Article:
School jobs may be at risk

Published 3:55 am Friday, December 26, 2008

FRANKLIN—Just one day after Gov. Tim Kaine proposed sharp budget cuts to the Commonwealth’s education funds, school board members and superintendents met in Richmond to discuss what those cuts mean for local school systems.

Franklin School Board Chairman Bill Scarboro was at that meeting held at the Library of Virginia. Reached by phone, he discussed the events of the day, and the news for Franklin City Schools was grim.

“It was not good news,” Scarboro said. “We are looking at about a $400 decrease in state funds per child. For us, that’s about a 7 percent reduction in funding.”

According to Scarboro, the group was addressed by Daniel Timberlake, the state’s Department of Planning and Budget director.

“He pretty much tried to emphasize what Kaine had already said about the cuts not coming from the classroom instructors,” Scarboro said.

During the meeting, Timberlake spelled out where most of the cuts would take place. Around $340 million would come from a proposed cap on the number of support personnel.

This cut would be modeled after the same state Department of Education-sanctioned formulas used to determine how many teachers, principals and librarians it takes to cover a school district.

Scarboro explained that these formulas also determine what basic education the state pays for based on the number of students in a particular school district.

Scarboro said that puts the jobs of secretaries, assistant principals, custodians and cafeteria workers in jeopardy.

“What we are talking about is a decrease in funding for all support staff,” said Scarboro.

Scarboro said that while Kaine’s proposed cuts are intended to leave classrooms alone, educators across the state are still concerned they will be forced to lay off classroom personnel.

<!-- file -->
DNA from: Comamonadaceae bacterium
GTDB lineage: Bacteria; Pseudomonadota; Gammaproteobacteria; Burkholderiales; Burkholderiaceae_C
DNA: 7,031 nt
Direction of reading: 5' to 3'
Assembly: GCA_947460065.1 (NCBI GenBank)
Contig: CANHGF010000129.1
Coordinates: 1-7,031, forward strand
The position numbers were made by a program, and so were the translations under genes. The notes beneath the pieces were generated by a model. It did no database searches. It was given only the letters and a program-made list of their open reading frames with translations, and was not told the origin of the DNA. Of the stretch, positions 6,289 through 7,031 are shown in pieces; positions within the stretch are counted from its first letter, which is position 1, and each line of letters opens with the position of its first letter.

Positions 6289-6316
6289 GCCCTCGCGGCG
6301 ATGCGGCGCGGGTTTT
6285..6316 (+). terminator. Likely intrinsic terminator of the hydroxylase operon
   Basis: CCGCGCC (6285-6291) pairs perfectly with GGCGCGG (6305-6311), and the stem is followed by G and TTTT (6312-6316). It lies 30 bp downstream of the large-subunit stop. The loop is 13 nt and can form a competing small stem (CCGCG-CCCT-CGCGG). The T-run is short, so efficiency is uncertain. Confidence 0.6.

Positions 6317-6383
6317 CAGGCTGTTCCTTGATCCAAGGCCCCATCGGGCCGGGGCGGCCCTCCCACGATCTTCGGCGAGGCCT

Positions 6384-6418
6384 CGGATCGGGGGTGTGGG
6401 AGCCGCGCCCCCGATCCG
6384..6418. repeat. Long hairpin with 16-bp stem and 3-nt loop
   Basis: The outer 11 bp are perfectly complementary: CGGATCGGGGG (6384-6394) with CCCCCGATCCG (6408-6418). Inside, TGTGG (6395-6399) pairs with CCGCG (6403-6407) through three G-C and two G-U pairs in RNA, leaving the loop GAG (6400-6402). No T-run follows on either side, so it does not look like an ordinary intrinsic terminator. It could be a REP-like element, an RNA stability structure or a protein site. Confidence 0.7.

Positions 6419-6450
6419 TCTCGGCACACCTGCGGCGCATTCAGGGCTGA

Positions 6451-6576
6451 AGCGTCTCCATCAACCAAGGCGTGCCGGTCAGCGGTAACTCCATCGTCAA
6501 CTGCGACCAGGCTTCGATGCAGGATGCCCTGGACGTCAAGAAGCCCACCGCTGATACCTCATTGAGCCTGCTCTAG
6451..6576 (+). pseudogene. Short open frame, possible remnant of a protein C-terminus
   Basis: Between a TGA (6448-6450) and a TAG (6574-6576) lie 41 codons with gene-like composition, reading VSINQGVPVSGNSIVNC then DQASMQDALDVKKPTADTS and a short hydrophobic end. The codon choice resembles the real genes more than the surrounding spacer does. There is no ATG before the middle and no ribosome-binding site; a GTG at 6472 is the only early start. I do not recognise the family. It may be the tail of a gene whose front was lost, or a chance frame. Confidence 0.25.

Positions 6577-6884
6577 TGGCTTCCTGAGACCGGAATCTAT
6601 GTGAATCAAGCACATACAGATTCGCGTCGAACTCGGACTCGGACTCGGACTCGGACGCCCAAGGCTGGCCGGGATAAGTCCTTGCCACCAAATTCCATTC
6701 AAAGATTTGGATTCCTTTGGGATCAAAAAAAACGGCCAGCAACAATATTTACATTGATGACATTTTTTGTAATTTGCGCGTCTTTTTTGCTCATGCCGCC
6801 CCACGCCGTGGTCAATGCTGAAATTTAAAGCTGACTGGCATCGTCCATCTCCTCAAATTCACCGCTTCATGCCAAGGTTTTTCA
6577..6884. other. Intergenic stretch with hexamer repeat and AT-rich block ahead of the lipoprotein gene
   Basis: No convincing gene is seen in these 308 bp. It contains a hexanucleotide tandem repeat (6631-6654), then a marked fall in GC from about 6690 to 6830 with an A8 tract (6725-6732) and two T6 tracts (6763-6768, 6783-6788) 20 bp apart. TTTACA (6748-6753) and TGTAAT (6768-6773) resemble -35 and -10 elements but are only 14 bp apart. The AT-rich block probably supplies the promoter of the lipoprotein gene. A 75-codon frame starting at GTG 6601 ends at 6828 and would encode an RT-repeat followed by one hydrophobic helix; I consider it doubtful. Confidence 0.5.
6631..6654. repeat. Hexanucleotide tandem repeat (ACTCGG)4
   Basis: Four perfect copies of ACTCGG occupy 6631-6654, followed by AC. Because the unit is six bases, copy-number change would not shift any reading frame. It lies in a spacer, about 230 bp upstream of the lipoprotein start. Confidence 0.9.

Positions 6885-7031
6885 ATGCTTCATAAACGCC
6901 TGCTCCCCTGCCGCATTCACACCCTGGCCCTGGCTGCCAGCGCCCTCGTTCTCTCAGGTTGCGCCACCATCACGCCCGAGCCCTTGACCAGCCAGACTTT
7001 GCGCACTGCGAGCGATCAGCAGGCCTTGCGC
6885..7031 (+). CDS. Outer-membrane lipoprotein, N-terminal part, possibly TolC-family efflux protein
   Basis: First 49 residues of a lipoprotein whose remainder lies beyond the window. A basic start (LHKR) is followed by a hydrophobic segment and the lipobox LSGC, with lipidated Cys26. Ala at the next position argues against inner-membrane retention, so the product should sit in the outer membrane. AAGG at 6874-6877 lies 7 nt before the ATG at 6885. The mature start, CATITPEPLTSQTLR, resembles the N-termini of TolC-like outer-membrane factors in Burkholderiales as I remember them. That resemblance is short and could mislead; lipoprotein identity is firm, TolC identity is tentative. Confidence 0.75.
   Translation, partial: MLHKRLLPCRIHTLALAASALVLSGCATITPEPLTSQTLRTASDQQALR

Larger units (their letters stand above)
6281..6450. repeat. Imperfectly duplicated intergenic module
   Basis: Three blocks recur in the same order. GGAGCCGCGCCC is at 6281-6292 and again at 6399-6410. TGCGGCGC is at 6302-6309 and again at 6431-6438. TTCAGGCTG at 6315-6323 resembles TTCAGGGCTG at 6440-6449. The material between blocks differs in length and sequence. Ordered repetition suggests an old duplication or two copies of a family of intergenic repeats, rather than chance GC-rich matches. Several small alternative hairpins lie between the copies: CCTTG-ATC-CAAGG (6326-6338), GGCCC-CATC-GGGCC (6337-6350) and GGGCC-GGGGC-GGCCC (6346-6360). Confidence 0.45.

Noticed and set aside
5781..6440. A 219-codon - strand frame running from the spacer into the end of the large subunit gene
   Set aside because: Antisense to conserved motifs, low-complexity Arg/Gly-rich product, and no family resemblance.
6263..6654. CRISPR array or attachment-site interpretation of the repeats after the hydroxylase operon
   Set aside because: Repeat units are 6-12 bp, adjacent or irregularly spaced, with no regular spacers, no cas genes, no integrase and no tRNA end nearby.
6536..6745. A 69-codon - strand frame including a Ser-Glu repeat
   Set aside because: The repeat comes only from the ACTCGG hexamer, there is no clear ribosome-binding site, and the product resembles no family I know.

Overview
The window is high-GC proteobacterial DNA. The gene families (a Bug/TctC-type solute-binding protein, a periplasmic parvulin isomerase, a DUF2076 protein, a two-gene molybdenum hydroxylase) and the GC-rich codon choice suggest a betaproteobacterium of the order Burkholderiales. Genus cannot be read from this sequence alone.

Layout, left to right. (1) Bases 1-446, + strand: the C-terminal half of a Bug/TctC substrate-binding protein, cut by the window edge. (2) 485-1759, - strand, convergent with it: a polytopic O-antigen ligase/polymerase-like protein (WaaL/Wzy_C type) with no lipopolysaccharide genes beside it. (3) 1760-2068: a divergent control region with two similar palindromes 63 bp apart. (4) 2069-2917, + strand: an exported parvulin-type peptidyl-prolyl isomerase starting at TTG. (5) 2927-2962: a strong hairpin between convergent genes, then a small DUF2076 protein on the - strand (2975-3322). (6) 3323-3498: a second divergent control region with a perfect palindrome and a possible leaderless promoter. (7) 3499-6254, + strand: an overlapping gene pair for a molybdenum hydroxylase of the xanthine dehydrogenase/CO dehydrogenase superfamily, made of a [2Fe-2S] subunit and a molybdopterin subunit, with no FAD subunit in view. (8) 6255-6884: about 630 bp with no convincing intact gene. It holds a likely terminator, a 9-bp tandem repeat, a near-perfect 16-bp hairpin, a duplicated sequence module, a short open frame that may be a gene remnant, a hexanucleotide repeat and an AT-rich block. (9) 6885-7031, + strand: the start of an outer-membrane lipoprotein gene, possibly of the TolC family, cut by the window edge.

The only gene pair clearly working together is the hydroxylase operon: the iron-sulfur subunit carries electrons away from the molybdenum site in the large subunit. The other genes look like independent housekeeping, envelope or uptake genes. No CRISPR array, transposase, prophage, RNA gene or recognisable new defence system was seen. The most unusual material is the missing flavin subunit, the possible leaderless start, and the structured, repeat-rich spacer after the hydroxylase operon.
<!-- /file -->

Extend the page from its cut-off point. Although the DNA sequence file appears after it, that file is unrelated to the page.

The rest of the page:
Scarboro said it is “unreasonable” to ask school systems to cut support personnel but still require the same amount of paperwork and forms. He said school systems won’t be able to properly function without enough support staff.

Scarboro pointed out that when faced with these decisions, localities really only have three options:

n Find another way to get funding

n Go without and allow the schools to function improperly

n Cut the number of teachers in classrooms so that the number of support personnel needed to meet all state and federal requirements is available

“The spin about not cutting classroom instructors was not bought by many people,” said Scarboro. “The state is forcing school boards to be the bad actors and lay off teachers. Without the funds to keep them, what do you do? We will be left with no alternative.”

Scarboro said the only chance Virginia schools have is now in the hands of the state’s General Assembly, which will go back in session in January and is scheduled to discuss the proposed cuts. However, he is not hopeful.

“Now we have to wait and see what the legislature does with this proposal,” Scarboro said. “That’s the big question. But, since K-12 education is the biggest expenditure the state has, I’m sure they are looking at this hard. They may possibly want to make some additional cuts.”